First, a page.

Allegheny County Pennsylvania indicates that their ancestor was a German
immigrant named Jacob. There are a few Wamplers and Wampflers in Germany today.
However, the frequency of the names Wampler and Wampfler in Germany is very low
(see below). It is greater in France, particularly in Alsace, and much greater
in Switzerland. However, since Swiss mercenaries
fought throughout Europe in the 17th and 18th centuries and in the American
revolution, the question of some branches of the Wamplers in America being
descended from German as distinct from Alsatian and Swiss ancestors must be left
Where Are They Now?
Wampfler is still a
common surname in Switzerland. A white page search at
http://switchetv.switch.ch/ (2001) gave 300 listings (note, this search engine
has changed since then). A search with
http://www.directories.ch/whitepages/index.aspx shows the distribution of the
Wampfler surname is fairly uniform throughout the country. Interestingly, this
same search for the surname Wampler gives only one entry.
With a 2000 estimated population of about 7 million, assuming each listing
represents an average of 2 people with the Wampfler surname, the frequency must
be a bit less than 0.01% in Switzerland. This would make Wampfler somewhat more
prevalent in Switzerland than is Wampler in the USA (0.003% as discussed below).
A search of the Bas-Rhin Department of France in 2001 using
http://www.epita.fr:5000/11/english.html the French Electronic Phonebook on the
Web gave 13 listings for the Wampfler surname. A search of http://www.pagesjaunes.fr/pb.cgi?lang=en
(2004) gave 12 listing of Wampfler in Alsace. This is by far the most listings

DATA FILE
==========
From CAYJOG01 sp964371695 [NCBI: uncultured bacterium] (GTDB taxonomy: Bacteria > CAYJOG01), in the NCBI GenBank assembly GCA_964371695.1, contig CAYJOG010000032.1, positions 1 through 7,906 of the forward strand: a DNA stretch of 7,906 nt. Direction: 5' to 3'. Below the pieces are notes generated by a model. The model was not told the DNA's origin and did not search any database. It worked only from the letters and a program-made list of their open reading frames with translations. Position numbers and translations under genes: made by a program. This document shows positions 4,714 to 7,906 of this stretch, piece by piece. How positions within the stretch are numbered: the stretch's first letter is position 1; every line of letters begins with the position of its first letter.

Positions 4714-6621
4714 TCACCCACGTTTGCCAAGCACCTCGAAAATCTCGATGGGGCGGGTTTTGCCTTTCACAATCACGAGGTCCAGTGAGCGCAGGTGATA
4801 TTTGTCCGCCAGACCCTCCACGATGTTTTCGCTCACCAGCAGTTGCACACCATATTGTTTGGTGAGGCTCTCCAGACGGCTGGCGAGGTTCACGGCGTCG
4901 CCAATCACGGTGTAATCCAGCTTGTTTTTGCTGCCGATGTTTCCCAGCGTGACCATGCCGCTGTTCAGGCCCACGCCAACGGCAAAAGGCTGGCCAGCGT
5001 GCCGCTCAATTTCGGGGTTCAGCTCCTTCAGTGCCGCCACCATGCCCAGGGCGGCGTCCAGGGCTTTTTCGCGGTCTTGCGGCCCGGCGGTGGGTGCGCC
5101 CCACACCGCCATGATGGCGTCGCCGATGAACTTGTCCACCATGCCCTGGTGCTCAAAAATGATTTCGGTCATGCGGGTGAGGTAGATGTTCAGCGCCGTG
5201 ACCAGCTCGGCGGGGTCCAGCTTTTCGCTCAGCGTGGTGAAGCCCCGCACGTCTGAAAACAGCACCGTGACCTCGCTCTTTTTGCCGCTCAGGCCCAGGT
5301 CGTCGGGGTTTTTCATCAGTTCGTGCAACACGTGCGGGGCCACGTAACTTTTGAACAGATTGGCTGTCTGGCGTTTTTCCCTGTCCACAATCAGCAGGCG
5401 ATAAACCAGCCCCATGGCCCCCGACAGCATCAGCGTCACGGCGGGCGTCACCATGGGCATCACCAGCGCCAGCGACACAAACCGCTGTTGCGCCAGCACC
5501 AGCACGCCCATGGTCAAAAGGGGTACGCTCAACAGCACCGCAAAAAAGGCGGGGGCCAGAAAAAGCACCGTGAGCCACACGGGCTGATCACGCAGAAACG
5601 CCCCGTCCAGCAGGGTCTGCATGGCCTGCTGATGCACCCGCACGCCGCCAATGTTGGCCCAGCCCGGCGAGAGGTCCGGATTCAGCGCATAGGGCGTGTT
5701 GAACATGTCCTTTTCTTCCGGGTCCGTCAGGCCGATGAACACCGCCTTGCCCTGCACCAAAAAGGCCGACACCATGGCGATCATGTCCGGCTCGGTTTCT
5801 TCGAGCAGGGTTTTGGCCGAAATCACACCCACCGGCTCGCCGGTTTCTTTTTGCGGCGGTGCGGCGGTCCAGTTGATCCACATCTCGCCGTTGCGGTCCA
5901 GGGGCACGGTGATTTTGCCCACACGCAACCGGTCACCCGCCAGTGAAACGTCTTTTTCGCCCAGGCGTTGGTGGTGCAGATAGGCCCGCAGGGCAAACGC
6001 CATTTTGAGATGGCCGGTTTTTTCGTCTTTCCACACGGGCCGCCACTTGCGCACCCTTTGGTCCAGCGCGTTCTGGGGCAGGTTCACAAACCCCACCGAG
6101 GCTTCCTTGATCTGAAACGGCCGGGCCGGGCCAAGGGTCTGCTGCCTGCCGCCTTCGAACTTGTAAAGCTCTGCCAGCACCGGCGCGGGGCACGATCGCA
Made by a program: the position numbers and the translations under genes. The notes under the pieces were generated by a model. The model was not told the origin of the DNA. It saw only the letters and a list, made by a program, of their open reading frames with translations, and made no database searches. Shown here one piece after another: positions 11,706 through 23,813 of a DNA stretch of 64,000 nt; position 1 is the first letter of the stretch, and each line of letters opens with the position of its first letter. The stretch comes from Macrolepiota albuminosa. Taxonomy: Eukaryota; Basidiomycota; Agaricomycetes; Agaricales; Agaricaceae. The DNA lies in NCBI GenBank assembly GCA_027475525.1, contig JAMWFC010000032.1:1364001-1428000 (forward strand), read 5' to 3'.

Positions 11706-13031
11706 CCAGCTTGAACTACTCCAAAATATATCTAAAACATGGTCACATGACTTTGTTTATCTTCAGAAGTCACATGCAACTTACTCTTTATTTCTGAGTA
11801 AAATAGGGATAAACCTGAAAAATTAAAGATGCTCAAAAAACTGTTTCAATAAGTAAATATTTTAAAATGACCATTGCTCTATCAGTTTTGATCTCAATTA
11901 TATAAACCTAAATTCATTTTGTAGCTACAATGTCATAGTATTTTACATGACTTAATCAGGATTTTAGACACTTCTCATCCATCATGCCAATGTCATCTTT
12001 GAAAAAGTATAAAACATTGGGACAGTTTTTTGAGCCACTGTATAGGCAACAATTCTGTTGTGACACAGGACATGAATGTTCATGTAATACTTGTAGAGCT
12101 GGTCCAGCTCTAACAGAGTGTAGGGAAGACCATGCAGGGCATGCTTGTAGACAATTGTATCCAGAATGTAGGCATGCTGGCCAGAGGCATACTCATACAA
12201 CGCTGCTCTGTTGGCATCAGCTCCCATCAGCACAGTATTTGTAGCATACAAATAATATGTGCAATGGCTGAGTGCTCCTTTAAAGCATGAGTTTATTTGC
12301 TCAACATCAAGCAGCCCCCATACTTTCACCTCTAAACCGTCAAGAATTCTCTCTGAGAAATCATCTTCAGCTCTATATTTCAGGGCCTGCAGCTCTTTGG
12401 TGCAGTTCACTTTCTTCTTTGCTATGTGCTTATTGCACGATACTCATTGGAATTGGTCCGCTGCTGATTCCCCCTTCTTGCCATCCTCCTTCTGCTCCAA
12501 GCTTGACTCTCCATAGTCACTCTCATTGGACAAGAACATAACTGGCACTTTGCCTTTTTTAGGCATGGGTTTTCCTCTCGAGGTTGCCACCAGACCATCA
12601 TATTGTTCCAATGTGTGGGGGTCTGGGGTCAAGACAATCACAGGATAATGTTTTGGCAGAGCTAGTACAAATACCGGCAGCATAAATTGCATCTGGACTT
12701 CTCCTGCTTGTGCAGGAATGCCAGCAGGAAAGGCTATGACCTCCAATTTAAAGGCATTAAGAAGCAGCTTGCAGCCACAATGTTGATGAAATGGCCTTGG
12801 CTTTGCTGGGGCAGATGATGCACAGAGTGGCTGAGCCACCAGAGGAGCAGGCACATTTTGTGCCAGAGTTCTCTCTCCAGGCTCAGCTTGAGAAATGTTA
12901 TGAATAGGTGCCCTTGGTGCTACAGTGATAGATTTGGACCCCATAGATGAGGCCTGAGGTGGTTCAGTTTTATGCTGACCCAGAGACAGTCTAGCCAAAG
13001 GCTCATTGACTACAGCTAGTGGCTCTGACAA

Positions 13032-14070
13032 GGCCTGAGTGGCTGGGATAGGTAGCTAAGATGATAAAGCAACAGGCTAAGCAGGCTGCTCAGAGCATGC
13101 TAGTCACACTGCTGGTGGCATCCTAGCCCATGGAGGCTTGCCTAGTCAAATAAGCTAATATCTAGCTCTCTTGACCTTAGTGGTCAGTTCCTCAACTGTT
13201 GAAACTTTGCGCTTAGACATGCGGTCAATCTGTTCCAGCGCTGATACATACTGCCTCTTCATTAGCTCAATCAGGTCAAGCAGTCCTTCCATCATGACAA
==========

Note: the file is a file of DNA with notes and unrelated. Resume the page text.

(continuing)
of any region with a total found for France of 29. The Yahoo Factbook gives
the population of France at 59 million (estimated for July 2000) making the
frequency of the Wampfler surname something like 0.0001% using the assumption of
2 people for every phone listing.
The German White Pages search at http://www.teleauskunft.de/gave 25
listings, but only 12 were individuals (the rest being for the large
multinational firm, Wampfler AG). Four listings for Wampler were also found,
each with seemingly non-germanic given names. With a German population around 82
million, the Wampfler/Wampler surname occurs with a very low frequency in
Of the various spellings, Wampler is by far the most predominant in America.
The white pages survey map for the "Wampler" surname generated by Hamrick Software shows the name most
common in Virginia and Indiana (1:1000), then Missouri and Tennessee followed by
Ohio, Arkansas, Kansas, North Dekota and Oregon. Using the surname
search of the U.S. Census Bureau, the name Wampler is ranked 4,259 th in
frequency out of 88,799 names (or 0.003% of the surnames listed). None of the
other variants are listed.
Yahoo White Pages and E-mail searches for the
variants of the surname list the following numbers of listings (1996):
Wampler 4058 133
Wampfler 79 5
Wompler 3 0
Wambler 0 0
Wamfler 0 0
Wombler 0 0
This material is not for commercial use or
|This page maintained
||John E. Wampler
Arnoldsville, GA 30619
Dedication: These pages are dedicated to Ward Edward Wampler, Jr.
(1918-1993), who had a strong and abiding sense of